Words have power.
Whoever said that sticks and stones may break their bones but words will never hurt them is a liar. Words can hurt. A lot. Ask the woman who hears, “You have breast cancer.” The man who hears, “I want a divorce.” The parents who hear, “There’s no heartbeat.”
Once they’re said, you can’t take them back. It’s like lotion you can’t get back into the tube…it’ll never be the same. Words forever alter the ears that hear them.
My husband and I were leaving Kohl’s the other night when a conversation between a mother and her 5-or 6-year old son stopped me in my tracks:
“Mommy, I’m hungry.”
“Again? You just had dinner. You’re gonna be fat. You can’t be cute if you’re fat.”
I turned around to watch it unfold.
“Nevermind,” he said, looking at the floor. “I’ll just wait until tomorrow.”
I stood rooted to where I was, my blood boiling. I’d had similar conversations before, except I was the little boy and other people were the mother.
I’ve never been a super skinny girl. My younger brother called me “Tank” in sixth grade. He was joking, of course, but words have power.
In college, when I was at my skinniest, my boyfriend would squeeze any excess abdomen as we hugged. “Might wanna work on that,” he’d whisper in my ear. Words have power.
Soon after, and still skinny, I met a new man. When we married two years later, I’d experienced the stress of graduating from college and filling my body with Chipotle every night. I gained a lot of weight and had to have extra loops added to my corset-back dress. Two babies and no real weight loss later, he still tells me I’m beautiful. Words have power.
“The tongue has the power of life and death, and those who love it will eat its fruit.” Proverbs 18:21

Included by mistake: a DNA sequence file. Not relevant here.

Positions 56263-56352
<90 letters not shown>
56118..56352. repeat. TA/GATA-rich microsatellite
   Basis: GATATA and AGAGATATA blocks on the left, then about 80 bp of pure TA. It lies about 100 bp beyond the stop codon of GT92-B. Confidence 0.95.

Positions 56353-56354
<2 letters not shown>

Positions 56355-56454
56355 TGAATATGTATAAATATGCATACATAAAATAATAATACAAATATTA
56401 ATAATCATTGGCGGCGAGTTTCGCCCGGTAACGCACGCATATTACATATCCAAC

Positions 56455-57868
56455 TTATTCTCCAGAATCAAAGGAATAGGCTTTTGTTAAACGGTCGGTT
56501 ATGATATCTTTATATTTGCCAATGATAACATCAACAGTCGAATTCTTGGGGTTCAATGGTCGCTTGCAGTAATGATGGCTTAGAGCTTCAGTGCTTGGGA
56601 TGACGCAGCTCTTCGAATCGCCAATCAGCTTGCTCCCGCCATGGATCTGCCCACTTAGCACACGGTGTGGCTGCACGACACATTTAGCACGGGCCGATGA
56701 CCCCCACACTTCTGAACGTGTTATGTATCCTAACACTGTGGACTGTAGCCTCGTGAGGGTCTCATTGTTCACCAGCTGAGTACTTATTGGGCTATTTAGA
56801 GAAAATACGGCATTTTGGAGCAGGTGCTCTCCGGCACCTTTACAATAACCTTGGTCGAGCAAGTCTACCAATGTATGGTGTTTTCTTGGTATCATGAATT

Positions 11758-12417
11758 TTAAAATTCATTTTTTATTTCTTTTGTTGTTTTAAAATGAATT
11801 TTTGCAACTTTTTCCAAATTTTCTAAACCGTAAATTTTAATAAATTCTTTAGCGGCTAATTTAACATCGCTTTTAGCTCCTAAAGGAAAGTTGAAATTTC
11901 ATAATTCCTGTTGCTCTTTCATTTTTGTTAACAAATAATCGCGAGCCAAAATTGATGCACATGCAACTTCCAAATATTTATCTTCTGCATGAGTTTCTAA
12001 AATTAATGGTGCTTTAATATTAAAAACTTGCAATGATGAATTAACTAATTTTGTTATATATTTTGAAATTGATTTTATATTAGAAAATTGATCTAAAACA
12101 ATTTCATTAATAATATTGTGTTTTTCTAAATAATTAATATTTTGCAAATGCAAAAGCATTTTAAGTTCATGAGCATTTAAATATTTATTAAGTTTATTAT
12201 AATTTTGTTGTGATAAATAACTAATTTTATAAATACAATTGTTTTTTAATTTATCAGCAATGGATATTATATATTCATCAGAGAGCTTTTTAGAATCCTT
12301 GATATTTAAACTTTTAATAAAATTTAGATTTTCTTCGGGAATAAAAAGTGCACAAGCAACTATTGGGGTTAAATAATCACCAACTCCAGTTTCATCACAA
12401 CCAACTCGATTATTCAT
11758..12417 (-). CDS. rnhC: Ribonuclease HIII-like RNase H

This mama’s tongue will speak life over her son. Before anyone protests, I’m well aware the world isn’t all glitter and unicorns. I’m not advocating a life of everyone getting what they want and no one finishing last. But can’t we at least make an effort to give our children some sort of confidence?
There’s plenty of negativity in this world, and I know AJ will encounter his share of it. My job is to build him up to look that negativity square in the eye and not be afraid. In a nod to the “You is kind” mantra from “The Help,” every morning when he wakes up and every night before bed, we play a game. It involves me pushing on his little nose with every “You are!” He just giggles like crazy and has no clue what it means now. But he will.
Who is kind? You are!
Who is smart? You are!
Who can do hard things? You can!
Who’s positive and hardworking? You are!
Who’s blessed and highly favored? You are!
Who’s a world changer? You are!
Let’s speak life into our children–At home, at school, on the soccer field. Life will try to beat them down more times than we can ever imagine. They’ll need a foundation on which to stand, and your words give power.